In addition, the fruits and vegetables will increase the amount of nutritional fibers in your salad. The fibers contribute to balancing the blood sugar levels, lowering cholesterol, relieving the digestive process and increases feeling full. They’re also important for weight loss processes.
So don’t skimp on the produce – such as cherry tomatoes, baby carrots, grated beets, celery, red onion, avocado, roasted eggplant cubes, zucchini, cranberries, pineapple, pomegranate, green apple, passion fruit, etc. – all of these will add taste, color, vitamins, minerals, antioxidants and a wonderful aroma.
4. Greens, Grains, and Seeds
The top layer of your jar is made up of the ingredients that you don’t want to mix with the dressing until you are ready to eat.
Pack in your salad greens: lettuce, arugula, bok choy, Swiss Chard, or use a baby greens mix. Add fragrant herbs such as coriander, mint, parsley and dill, green onions, and chives. Add sprouts if you wish.
Next come the whole grains: pasta, wheat groats, couscous, quinoa, or wheat. These give you good complex carbs and make the salad complete.
Finally, add some crunch. Use nuts, almonds, sunflower seeds, pine nuts, to give your salad a crunch and some healthy fats.
4 Great Salad in a Jar Variations:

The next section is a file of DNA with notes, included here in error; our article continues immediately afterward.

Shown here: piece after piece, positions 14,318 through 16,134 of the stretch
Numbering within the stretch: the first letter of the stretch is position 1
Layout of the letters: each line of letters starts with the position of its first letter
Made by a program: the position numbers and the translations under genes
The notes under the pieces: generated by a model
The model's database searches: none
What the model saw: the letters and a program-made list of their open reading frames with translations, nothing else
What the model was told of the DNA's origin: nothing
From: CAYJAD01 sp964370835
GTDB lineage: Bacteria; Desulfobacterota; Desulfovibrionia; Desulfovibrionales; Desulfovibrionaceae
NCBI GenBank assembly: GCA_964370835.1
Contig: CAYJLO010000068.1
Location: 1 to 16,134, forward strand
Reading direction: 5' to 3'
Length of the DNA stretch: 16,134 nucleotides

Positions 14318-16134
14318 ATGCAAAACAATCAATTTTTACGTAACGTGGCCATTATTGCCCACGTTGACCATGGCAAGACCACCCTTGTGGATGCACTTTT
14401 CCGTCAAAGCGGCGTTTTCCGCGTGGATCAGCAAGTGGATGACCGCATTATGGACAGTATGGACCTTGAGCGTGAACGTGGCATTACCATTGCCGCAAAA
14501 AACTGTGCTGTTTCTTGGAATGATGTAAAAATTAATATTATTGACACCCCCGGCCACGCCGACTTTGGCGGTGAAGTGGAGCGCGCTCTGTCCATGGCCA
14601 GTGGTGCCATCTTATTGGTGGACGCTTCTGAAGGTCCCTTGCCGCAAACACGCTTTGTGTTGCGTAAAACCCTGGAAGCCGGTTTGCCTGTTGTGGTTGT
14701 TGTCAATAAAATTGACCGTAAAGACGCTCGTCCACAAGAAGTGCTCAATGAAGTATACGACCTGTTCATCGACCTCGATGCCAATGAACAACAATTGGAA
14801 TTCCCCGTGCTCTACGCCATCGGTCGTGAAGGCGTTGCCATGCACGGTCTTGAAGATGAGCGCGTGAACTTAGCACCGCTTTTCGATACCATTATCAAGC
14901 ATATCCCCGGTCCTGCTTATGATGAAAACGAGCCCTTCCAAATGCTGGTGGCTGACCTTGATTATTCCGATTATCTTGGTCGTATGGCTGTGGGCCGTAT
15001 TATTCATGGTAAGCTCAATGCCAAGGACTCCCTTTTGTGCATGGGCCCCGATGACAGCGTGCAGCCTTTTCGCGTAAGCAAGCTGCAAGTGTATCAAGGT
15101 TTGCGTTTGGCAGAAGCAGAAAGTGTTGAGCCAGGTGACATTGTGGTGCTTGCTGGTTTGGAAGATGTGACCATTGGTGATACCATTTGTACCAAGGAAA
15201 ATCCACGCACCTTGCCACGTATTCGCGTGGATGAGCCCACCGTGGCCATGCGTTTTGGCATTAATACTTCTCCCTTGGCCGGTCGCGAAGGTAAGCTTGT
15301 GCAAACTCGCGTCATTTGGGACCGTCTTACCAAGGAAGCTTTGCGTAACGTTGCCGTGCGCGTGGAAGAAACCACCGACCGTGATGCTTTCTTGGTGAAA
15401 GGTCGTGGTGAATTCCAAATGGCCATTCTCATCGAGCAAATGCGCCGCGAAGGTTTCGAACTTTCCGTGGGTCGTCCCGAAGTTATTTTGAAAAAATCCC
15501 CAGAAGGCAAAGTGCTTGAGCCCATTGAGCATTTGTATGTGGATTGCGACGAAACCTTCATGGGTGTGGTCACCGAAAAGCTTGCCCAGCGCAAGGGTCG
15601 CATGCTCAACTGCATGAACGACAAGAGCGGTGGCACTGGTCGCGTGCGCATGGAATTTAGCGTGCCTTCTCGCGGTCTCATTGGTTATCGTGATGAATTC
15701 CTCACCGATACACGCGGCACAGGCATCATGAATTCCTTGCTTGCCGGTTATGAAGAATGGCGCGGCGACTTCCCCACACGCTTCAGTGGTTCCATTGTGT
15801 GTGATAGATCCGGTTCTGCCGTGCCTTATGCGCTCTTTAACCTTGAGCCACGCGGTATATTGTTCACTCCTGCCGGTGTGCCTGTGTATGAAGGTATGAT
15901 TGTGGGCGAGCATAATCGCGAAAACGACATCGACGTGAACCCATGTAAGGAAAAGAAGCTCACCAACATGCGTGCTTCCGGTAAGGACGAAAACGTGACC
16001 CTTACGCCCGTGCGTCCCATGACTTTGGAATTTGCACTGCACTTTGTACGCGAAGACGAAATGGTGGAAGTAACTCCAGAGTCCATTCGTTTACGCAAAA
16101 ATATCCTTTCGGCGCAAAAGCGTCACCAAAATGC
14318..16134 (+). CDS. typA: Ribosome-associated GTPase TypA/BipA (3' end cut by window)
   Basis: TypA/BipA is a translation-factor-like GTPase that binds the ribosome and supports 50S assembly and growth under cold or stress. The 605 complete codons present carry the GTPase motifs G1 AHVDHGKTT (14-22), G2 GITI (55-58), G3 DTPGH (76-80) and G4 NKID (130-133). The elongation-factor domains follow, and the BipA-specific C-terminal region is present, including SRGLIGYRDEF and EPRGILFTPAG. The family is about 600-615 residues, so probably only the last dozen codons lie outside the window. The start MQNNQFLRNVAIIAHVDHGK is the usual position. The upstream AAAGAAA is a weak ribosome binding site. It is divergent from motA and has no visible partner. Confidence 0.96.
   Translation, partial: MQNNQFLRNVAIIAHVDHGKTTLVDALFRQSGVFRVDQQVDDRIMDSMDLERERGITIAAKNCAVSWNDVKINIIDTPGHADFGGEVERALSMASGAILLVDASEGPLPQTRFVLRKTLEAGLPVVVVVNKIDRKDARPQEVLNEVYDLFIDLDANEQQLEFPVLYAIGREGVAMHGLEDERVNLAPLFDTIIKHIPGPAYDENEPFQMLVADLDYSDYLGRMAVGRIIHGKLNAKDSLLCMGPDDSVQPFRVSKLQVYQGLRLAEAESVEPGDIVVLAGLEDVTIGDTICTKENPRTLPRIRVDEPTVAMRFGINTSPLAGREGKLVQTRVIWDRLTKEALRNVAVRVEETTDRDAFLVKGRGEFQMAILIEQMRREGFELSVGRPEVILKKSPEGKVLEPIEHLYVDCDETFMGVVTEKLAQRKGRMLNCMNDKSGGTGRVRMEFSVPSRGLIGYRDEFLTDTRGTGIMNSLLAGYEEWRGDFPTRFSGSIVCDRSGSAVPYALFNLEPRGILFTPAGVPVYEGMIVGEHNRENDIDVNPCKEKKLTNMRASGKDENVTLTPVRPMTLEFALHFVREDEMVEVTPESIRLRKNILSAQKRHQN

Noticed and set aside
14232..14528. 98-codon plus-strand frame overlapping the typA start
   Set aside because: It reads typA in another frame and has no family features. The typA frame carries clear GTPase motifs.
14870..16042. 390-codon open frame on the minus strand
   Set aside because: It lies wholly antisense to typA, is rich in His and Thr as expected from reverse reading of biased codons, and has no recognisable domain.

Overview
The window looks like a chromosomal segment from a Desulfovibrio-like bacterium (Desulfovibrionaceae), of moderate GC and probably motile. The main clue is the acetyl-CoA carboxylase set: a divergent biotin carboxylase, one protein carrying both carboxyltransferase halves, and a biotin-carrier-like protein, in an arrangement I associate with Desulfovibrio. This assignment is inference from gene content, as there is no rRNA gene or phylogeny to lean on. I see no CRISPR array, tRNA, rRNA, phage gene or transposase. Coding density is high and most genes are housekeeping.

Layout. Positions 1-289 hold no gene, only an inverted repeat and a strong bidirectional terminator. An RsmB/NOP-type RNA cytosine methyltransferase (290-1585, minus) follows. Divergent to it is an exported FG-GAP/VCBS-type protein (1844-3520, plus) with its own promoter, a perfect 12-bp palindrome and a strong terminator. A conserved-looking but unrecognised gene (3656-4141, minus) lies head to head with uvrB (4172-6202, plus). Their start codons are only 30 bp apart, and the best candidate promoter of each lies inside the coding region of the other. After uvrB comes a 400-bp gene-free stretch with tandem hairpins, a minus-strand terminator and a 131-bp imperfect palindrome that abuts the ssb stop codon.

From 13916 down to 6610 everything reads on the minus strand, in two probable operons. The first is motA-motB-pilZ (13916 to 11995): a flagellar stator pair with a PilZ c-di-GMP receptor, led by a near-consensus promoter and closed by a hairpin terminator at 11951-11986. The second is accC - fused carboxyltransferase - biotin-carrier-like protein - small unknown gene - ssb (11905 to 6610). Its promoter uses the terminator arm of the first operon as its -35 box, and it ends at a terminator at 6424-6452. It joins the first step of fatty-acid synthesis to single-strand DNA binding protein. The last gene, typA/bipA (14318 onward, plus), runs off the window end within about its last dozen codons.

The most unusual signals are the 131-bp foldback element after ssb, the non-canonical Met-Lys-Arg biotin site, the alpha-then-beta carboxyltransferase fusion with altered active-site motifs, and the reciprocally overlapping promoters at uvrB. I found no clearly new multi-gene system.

♦ Pasta Salad:
- Olive oil
- Black olives
- Pastured feta cheese
- Cherry tomatoes (heirloom if you can find them!)
- Mixed greens
- Whole grain pasta
♦ Quinoa Salad with Chicken and Sweet Potato
- Homemade tahini: tahini paste mixed with water, garlic, and lemon juice
- Grilled chicken breast strips
- Green onion
- Sweet potato cubes
♦ Groat and Lentil Salad
- Dressing: olive oil and lemon juice
- Grated beets
- Grated carrots
- Mixed greens
- Wheat, buckwheat, or oat groats
- Sunflower seeds
♦ Simple Surf ‘n’ Turf Salad
- Olive oil/lemon juice dressing
- Hardboiled egg
- Avocado cubes
- Organic Corn
- Red Onion
- Red Pepper
- Mixed greens
- Ground Almonds
Here’s Our Handy Formula for Putting Together a Great Salad:
Hi, Peggy. You’re right – they should be cooked. If you can sprout them before cooking, even better! You can do this by soaking in warm water, draining, rinsing, and resoaking for a couple of days until you see little sprouts – this makes them even more nutritious, easily digested, and supportive of health and weight management.
I don’t mean to be dumb, but are the grains cooked or do you just throw them in?
Hi, mbhannes. Absolutely – just puree whatever you want for layered salad. That sort of thing is actually considered a delicacy, served by fancy French caterers.
Will be anxious to try this. Right now am on a soft diet. Just had my upper teeth pulled and new teeth, so my gums are really sore. Am eating Yogurt, mashed potatoes, oatmeal, going to try scrambled eggs. Can’t bite into anything right now. Any other suggestions?
Hi, Ilse2. Certain corn products, such as high-fructose corn syrup, are a no-no. Fresh non-GMO corn is definitely encouraged.
I have seen a few recipes now with corn I thought corn was a no no food.
Wonderful idea for picnics or work.